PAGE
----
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The relationships you choose don’t just impact your mental health. The stress or happiness they cultivate also affects your long-term and short-term physical health.
Researchers are finding that the quality of our relationships with our partners, family members and friends can be as important, or in some cases, more important, to human health than habits like smoking, diet, exercising and drinking alcohol.
Humans are social beings meant to work together toward a common goal, and, as a result, our well-being is closely tied to these ever-important interactions.
According to Rosie Shrout, an assistant professor in human development and family science at Purdue University, a healthy relationship may vary in how it looks from person to person.
However, generally, relationships thrive when couples have open communication, are able to deal with stress well together and are responsive to the thoughts and feelings of their partners.
“Good couples may even become stronger when times get tough,” says Shrout.
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A wide breadth of research has shown that the quality of our relationships impacts several health outcomes, says Hui Liu, a professor of sociology and director of the Family and Population Health Laboratory at Michigan State University.
A March 2023 study published in the journal for Social Psychological and Personality Science followed 4,005 participants who provided check-ins every three days on their blood pressure, heart rate, stress and coping while also providing assessments of their relationships.
“People with more positive experiences and fewer negative experiences [in their relationships] reported lower stress, better coping and lower systolic blood pressure reactivity, leading to better physiological functioning in daily life,” write the study authors.
Additionally, in the United States, marriage is tied to other important health outcomes that have nothing to do with biological stress. For example, our access to health insurance, benefits, tax write-offs, housing and other important outcomes are good for our health.
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The other side of the coin is that bad-quality relationships have the opposite effect. “Negative relationships cause stress and strain on the body and may increase the risk of cardiovascular events, chronic disease and may cause early mortality,” says Liu.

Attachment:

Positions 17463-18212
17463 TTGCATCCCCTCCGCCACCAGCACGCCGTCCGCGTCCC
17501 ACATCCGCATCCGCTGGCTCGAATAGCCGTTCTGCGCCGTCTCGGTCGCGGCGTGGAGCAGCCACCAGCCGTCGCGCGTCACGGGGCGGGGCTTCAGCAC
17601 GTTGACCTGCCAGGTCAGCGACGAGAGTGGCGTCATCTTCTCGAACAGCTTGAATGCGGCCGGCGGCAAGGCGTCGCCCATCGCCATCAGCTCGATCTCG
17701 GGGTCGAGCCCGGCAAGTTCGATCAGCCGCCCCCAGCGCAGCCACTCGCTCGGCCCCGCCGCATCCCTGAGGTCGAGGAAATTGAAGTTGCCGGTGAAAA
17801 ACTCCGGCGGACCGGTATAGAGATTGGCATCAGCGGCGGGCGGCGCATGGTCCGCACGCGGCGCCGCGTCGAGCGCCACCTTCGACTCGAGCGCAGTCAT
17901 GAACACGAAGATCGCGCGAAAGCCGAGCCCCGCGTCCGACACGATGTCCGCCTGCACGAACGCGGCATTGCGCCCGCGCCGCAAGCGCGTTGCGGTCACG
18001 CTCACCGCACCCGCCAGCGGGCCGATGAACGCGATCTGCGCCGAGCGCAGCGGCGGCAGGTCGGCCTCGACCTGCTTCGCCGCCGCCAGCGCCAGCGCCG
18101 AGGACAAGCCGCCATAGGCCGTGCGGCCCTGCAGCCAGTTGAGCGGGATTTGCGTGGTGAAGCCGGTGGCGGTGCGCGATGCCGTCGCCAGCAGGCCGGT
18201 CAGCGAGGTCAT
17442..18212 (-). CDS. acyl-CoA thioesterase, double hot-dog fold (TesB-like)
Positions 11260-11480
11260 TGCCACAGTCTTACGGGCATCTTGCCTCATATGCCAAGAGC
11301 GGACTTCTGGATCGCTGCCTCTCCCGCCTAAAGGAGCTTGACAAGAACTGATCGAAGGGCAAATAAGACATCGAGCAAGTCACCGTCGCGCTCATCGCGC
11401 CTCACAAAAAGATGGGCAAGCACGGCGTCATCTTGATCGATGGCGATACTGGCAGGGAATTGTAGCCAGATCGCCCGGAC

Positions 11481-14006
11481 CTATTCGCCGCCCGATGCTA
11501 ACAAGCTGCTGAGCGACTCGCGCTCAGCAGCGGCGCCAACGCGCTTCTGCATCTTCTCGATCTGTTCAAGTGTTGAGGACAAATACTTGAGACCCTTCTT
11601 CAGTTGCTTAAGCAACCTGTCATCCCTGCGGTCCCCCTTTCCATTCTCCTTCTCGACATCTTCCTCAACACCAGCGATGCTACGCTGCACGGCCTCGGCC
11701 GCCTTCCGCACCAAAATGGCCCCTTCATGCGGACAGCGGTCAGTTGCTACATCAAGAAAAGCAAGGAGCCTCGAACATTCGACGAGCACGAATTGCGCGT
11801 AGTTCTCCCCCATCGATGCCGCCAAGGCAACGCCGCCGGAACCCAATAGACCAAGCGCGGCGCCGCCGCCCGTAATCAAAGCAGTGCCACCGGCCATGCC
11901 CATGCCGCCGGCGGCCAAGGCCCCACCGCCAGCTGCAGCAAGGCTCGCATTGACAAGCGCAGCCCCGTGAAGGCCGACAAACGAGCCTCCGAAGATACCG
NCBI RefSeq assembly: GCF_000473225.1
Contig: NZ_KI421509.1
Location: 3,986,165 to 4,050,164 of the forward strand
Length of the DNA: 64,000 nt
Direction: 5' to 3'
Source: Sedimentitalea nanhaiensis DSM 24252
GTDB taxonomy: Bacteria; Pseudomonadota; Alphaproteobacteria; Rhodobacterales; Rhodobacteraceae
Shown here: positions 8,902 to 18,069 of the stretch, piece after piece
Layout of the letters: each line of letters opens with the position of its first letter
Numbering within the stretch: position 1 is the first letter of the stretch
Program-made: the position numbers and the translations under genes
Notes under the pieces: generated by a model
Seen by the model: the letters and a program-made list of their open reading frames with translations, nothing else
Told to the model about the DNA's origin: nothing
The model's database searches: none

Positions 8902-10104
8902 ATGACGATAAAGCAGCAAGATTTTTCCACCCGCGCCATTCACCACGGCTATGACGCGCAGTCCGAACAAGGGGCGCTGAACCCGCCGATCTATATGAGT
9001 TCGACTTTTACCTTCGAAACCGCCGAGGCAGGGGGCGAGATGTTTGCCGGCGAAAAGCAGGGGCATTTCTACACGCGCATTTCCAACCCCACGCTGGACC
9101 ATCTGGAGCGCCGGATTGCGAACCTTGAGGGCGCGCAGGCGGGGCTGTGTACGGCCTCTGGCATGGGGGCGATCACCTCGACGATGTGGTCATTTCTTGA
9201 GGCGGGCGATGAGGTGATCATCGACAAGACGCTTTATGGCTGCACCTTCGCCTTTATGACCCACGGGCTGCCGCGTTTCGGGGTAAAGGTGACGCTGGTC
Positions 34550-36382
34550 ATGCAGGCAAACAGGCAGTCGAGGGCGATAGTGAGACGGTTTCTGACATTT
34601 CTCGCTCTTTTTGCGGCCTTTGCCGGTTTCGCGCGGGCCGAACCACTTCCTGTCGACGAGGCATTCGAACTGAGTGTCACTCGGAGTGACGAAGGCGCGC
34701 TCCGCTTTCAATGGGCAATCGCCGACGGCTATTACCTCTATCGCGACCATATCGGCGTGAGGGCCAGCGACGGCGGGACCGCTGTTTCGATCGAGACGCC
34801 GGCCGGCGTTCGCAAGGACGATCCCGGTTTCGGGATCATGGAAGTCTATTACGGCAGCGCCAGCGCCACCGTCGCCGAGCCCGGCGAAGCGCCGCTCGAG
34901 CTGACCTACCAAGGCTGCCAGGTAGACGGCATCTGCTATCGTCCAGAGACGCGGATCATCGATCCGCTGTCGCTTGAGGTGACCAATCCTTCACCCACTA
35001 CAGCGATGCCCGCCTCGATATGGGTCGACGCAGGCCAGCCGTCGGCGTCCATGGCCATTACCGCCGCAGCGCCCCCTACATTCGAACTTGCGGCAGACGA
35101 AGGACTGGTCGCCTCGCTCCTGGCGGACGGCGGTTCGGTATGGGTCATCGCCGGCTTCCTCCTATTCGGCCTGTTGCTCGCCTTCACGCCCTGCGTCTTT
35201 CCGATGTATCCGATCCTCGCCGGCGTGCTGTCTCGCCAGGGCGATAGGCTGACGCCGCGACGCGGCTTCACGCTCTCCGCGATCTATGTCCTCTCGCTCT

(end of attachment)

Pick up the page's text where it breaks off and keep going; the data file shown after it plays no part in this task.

Shrout’s research has shown that couples who are more negative and hostile in their daily interactions have heightened cardiovascular reactivity, immune response, higher inflammation as well as higher cortisol levels. Now researchers are trying to find out how this directly impacts health outcomes.
“We know relationships have a strong impact on longevity, and now we’re trying to tease apart the biological markers that can foster and exacerbate health and health problems,” says Shrout.
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While Shrout’s research has been chiefly focused on couple relationships, she says that the quality of our social network, for example, family members and friends, can also impact health.
A September 2021 meta-analysis published in the journal Frontiers in Psychology explored the public health impact of loneliness on the individual and on society. According to the study, loneliness causes the activation of physiological and endocrine responses that “compromise the normal functioning of the organs involved and increase the risk of disease and mortality.”
Read More: How Human Connection Affects Our Hearts and Hormones
How do you know whether your relationship is so toxic that it’s time to get out? Shrout says that the research shows that happily married people live longer and happier lives than single, widowed or divorced people. And that not all bad relationships are lost causes.
Couples counseling is a powerful tool for improving relations and opening up the lines of communication between couples. It helps to strengthen relationships and, as a result, improve physical health down the line.
But just as a positive relationship is good for your health, a continuously hostile one is the opposite. Staying in a toxic relationship to avoid being alone is not what the doctor ordered either. If the relationship is hostile and negative most of the time, it’s likely impacting the body in a hostile and negative way.
In the end, “the quality of the relationship is the most important part, not just marital status,” says Shrout.
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